Agrifood companies and relevant private sector actors are key partners in meeting the global agenda for addressing climate change. The SCALA programme recognizes the unique role of the private sector in spurring innovation and investment for transformative climate action in the agriculture and land use sectors.
In 2015, 17 Sustainable Development Goals were agreed by 193 UN Member States to shape the global agenda for sustainable development in the next fifteen years and beyond.
Achieving these goals will require an unprecedented mobilization of the energy and skills of young people, and recognition of their significant role in promoting them.
Toolkit for value chain analysis and market development integrating climate resilience and gender responsiveness
The Sustainable Rice Platform (SRP) is a multi-stakeholder platform established in December 2011. The SRP is co-convened by UN Environment and the International Rice Research Institute (IRRI) to promote resource efficiency and sustainability in trade flows, production and consumption operations, and supply chains in the global rice sector.
Bangkok, 14 September 2020 – A new ecolabel launched today by the Sustainable Rice Platform (SRP) will help shoppers reduce their environmental impact by identifying rice that has been sustainably produced.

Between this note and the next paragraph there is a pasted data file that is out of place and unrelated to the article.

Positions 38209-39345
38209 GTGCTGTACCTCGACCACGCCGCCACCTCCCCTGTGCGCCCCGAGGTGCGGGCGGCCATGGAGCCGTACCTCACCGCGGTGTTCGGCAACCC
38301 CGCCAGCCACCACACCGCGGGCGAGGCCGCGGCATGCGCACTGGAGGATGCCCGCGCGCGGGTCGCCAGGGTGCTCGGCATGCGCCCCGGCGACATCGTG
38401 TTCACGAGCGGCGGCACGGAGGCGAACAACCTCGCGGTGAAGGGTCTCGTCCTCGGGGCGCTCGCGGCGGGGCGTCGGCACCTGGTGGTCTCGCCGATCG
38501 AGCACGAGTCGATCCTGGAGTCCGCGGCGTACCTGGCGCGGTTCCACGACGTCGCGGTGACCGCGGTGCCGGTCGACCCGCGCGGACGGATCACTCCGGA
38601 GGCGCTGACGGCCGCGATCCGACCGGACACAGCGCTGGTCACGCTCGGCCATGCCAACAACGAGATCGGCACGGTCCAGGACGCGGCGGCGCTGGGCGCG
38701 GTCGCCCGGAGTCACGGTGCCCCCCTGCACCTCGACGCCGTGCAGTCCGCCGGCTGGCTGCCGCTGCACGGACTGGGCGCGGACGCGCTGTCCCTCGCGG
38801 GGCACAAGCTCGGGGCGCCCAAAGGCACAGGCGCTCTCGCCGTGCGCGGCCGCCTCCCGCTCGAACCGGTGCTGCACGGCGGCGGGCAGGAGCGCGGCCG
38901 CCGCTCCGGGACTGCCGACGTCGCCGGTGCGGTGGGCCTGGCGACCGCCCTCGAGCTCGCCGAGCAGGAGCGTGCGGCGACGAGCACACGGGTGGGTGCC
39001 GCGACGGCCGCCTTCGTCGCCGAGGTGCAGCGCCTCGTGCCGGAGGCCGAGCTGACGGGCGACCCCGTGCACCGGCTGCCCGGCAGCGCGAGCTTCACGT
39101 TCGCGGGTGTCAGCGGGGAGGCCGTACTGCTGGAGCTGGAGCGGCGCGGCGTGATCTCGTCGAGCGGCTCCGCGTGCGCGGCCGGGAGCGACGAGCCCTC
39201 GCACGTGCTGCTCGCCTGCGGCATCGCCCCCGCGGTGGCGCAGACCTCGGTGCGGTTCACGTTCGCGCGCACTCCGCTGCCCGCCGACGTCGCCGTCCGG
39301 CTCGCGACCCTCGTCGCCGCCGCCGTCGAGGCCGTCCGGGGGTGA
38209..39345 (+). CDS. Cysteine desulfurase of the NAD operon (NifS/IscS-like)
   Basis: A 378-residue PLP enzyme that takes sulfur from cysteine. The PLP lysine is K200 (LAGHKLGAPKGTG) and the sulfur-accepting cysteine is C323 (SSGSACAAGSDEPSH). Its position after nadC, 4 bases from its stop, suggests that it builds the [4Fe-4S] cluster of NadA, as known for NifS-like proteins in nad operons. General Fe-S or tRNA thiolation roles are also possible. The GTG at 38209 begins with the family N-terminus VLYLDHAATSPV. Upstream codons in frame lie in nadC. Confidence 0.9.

The Practical Guide outlines a three-step process to embed the SDGs in existing business and reporting processes in alignment with the GRI Standards and recognized principles.
- Step 1 addresses the process of prioritization of impacts and the identification of those SDGs to act and report on.
- Step 2 addresses aspects on how to set business objectives, select disclosures and analyze performance.
- Step 3 offers tips and guidance on reporting and improving SDG performance.
Explore how our new tools, resources and activities can help your business achieve its sustainability goals and find the right UN Global Compact engagement tier.
The rapid spread of digital technologies is transforming many economic and social activities. While creating many new opportunities, widening digital divides threaten to leave developing countries, and especially least developed countries, further behind. A smart embrace of new technologies, enhanced partnerships and greater intellectual leadership are needed to redefine digital development strategies and the future contours of globalization.